Jan Brandjes building energy efficiency expertJan Brandjes has worked in some of the coldest climates on earth, including the Arctic, before coming to Australia to work in the building-energy-efficiency field. His company provides real-life testing of airflow issues that are typically calculated using energy-efficiency software. This is designed to provide an accurate representation of whether builders have met the gap-sealing requirements that form part of energy-efficiency compliance. When Jan first came here, he was surprised at the lack of air-sealing in Australian homes. “I’ve tested hundreds of homes and found them to be consistently leaky. Because you lose most of your heating or cooling through air leakage, this has a strong effect on a building’s energy efficiency.”

He also points out that it’s about getting the right airflow balance, not about making homes too tight. Jan says many of the problems can be fixed easily and for much less than adding other energy saving measures such as solar. “In many cases, exhaust fans in the bathroom and unsealed downlights are causing a lot of air leakage. This can easily be fixed.” For a new home under construction, this cost can be as little as $300, or $1000-1500 for existing homes. Jan also believes that energy rating software assumes that Aussie homes are built a lot tighter than they really are. However, he’s quick to point out that the fault lies in a lack of education, and would like to see more industry training along with better consumer understanding.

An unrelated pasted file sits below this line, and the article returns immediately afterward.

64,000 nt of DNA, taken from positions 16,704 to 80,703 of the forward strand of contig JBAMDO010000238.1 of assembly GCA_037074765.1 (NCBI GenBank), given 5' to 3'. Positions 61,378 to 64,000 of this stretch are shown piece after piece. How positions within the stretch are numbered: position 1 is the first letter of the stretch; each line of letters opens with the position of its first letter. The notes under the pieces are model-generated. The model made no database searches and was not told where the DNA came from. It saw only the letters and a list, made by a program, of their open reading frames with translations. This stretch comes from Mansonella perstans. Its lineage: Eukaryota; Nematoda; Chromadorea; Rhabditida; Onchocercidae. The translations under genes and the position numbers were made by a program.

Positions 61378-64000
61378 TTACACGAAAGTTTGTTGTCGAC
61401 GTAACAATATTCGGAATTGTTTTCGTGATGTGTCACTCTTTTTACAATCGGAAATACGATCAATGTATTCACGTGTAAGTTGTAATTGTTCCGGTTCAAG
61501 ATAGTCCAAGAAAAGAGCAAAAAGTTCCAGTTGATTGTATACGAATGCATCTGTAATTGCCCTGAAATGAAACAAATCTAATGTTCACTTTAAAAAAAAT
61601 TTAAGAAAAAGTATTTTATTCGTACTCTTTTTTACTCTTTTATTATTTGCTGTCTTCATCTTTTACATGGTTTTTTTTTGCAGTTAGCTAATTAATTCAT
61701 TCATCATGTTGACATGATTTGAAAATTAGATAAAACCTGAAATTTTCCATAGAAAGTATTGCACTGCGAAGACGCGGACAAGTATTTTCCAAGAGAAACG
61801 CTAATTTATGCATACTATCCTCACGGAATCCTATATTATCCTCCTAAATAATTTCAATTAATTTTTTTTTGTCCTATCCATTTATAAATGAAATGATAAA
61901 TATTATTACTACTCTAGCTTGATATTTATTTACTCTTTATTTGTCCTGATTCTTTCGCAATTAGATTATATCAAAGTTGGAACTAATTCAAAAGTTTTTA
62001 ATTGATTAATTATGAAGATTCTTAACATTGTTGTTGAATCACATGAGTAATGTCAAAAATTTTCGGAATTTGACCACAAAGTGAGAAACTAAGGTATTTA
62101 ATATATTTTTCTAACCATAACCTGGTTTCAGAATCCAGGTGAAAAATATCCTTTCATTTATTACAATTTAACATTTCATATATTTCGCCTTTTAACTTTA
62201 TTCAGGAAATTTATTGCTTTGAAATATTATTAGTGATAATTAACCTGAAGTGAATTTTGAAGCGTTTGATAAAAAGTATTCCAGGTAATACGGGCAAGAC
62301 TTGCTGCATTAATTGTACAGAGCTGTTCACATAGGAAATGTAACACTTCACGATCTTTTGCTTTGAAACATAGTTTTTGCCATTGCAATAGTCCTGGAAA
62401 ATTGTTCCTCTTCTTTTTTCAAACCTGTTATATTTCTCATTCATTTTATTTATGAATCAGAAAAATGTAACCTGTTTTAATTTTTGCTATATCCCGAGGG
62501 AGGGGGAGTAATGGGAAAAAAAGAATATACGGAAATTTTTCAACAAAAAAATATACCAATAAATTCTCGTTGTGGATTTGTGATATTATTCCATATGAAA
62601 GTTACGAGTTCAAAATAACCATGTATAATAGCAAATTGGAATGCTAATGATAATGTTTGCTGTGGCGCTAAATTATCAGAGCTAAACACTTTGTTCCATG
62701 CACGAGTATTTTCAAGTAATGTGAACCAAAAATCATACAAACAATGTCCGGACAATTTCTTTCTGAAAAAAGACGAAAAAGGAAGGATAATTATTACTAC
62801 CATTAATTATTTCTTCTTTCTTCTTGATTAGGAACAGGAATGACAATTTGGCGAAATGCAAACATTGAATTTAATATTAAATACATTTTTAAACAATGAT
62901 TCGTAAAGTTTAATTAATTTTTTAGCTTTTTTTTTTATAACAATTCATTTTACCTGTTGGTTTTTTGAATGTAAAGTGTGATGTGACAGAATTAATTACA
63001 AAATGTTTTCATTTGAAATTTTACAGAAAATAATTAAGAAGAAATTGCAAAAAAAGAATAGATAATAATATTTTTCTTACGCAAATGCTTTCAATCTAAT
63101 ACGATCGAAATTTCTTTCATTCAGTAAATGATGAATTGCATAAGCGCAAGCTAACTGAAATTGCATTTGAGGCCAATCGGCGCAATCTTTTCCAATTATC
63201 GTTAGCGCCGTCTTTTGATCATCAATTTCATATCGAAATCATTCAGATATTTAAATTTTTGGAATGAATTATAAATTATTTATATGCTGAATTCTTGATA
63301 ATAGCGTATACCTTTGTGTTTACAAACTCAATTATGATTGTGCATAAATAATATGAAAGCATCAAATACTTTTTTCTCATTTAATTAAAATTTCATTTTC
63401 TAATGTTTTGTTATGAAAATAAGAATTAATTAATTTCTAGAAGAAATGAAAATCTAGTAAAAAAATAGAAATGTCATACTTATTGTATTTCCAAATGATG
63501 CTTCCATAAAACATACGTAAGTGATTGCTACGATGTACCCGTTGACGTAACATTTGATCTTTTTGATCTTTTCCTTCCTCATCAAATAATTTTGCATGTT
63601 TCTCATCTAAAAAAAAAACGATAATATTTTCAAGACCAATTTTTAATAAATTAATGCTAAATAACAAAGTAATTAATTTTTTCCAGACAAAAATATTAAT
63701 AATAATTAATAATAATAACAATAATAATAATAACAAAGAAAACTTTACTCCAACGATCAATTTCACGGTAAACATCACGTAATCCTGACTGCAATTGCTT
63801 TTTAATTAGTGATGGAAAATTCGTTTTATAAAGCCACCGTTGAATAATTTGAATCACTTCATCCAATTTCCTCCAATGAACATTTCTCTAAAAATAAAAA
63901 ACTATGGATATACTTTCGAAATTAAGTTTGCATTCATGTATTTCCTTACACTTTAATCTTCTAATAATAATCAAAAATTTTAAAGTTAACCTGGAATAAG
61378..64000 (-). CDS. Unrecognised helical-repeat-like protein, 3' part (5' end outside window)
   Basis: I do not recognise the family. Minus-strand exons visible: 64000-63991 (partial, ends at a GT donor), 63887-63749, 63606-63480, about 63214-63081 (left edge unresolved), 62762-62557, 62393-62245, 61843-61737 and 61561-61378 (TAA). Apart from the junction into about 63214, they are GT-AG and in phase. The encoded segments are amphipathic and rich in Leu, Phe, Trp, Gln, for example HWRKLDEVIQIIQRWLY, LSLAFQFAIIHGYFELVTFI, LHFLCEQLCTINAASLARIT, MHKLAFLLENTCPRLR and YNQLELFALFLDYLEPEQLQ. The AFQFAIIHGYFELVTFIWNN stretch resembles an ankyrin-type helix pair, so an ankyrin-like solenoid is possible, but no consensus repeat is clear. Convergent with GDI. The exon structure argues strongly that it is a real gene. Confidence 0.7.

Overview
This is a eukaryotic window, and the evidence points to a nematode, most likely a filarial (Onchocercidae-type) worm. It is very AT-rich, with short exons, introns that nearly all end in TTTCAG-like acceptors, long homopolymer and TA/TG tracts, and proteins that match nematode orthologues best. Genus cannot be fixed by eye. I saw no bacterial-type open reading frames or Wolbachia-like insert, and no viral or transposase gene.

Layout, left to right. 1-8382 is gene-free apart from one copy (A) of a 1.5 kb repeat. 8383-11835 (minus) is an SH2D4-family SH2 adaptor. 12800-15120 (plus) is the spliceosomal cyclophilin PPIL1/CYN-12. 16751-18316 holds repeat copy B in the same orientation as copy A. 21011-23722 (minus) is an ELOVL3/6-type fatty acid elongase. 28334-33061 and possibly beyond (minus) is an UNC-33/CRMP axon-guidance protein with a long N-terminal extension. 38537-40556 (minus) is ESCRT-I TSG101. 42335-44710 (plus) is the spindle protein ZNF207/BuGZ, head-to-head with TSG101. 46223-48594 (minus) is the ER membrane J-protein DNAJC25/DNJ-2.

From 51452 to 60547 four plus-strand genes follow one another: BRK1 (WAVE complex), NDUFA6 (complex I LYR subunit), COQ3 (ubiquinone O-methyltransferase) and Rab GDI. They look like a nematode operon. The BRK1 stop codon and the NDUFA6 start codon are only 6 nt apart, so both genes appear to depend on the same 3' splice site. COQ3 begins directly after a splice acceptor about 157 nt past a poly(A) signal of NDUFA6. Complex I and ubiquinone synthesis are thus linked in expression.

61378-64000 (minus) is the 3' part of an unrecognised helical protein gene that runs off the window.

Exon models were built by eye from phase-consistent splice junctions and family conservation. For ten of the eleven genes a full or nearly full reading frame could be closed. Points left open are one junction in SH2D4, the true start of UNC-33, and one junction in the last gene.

Industry bodies

Master Builders Australia also stresses that education is critical as the industry develops. Robert Appleton, National Director, Technical & Regulatory Policy, points out that “The government increased the energy ratings requirements without a great deal of lead time for the industry to adapt, which has created problems in several areas. As with any new regulations, there will be issues that need ironing out, but over time the market will adjust to meet the requirements.”

The Department of Climate Change and Energy Efficiency has stated software is a tool for the design stage only and isn’t designed to measure actual activity. Any issues with build specifications not matching the design are compliance issues. It also states that issues surrounding building energy ratings analysis will be addressed as part of the ongoing National Strategy for Energy Efficiency.